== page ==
Jonathan's brother was less independent professionally, and his mother acknowledged that she had a role in some of his financial dependence on her. She was clear about her goal of helping the brother financially now to bring his circumstances more in line with Jonathan's current situation, and her hope to work with an advisor to set boundaries for the brother in the future. They also discussed the needs of Jonathan's family, and what he could expect financially in the future.
This scenario illustrates the importance of talking through what is considered fair. Fairness is a matter of personal interpretation, so what each person perceives as fair may differ widely. And the basis for deciding what is fair must also be clarified: Is it based on need, merit, bringing siblings' circumstances in line, or trying to treat everyone equally? Both the process and the ultimate decision are factors in the perceptions of fairness. As a result, parents should not simply declare what is fair. By involving children in the conversation and decision-making process, families can better understand the factors involved in determining what is fair.
4. Transparency – Disclosure: Balance age-appropriate transparency with future disclosures.
One of the most common Money » Wealth » Estate Planning questions is "When is it appropriate to talk about money or disclose wealth and estate plans to children?" Ultimately, this rule of thumb highlights that it is not just a question of when to disclose. How to create an appropriate level of transparency at each stage of life is equally important to finding the right balance. "Disclosures" about wealth and estate plans are often prompted by late-in-life angst, illness, or death. Disclosing decisions that have already been set in stone ensures that children feel their input will have no bearing on the outcome. Balancing transparency and disclosure encourages parents to have developmentally appropriate Money » Wealth » Estate Planning conversations with their children. This creates a sense of shared knowledge and decision-making through time, and still allows parents to hold back certain information until they are comfortable sharing it.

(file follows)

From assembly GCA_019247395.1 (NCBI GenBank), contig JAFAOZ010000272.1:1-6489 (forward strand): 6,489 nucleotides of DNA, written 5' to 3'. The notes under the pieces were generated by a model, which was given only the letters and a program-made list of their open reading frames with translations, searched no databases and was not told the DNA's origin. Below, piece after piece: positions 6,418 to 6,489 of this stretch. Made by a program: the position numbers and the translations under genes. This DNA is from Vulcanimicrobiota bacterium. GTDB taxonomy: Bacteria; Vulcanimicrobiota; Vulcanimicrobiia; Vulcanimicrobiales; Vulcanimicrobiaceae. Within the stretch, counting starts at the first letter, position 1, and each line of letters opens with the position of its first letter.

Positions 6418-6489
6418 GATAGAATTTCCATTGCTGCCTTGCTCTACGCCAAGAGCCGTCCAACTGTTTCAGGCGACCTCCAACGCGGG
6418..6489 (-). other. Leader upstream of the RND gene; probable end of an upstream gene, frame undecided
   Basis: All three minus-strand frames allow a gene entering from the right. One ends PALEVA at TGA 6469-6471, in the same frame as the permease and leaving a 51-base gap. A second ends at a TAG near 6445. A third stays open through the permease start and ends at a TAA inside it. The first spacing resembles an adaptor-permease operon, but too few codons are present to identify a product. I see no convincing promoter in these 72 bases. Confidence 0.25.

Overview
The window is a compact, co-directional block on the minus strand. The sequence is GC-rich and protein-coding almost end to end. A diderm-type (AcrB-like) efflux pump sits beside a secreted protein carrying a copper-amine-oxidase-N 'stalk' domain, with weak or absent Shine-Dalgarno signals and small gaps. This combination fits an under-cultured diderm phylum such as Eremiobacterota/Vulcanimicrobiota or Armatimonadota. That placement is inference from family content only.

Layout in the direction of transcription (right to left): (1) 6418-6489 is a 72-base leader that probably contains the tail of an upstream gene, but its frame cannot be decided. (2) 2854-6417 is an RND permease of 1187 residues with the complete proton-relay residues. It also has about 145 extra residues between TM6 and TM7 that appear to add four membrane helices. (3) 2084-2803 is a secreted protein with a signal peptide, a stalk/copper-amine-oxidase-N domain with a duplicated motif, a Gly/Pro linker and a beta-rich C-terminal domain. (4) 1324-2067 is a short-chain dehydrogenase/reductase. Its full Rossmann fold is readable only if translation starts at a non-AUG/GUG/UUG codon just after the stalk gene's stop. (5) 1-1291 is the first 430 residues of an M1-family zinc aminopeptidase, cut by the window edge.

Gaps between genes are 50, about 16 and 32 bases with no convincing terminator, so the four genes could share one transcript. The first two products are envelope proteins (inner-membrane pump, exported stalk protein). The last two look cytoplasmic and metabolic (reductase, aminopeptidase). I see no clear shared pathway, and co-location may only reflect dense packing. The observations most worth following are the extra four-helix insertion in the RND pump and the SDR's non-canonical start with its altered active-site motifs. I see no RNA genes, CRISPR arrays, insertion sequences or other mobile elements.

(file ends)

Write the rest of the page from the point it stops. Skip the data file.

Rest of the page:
Paul and Jan both came from families that never discussed money, and late-in-life disclosures influenced their personal finances and family relationships. Jan was called upon to be the sole caretaker and financial decision-maker for her parents, which left her with added stress that her siblings were spared from. It also created secrecy and jealousy among Jan and her siblings because she held the financial reins and they felt excluded. Paul and Jan were determined not to repeat those outcomes in their own family. They agreed on 2 points. First, they would never refuse to answer financial questions when asked by their children. Second, they would have regular family meetings around key life events such as graduations, college choices, vacations, buying homes, having children, and longer-term financial planning.
Paul and Jan's parenting reflects the spirit of this rule of thumb. They did not feel the need to reveal their entire balance sheet or all their future plans, but their commitment to age-appropriate transparency did help them avoid secrecy and one-time disclosures of decisions made long beforehand. This approach lays the foundation for setting boundaries around transparency, testing one's own thinking, and uncovering potential unintended consequences of future planning.
5. Wish – Fear: Seek wishes in your financial decisions and actions rather than defaulting to outcomes based on fear.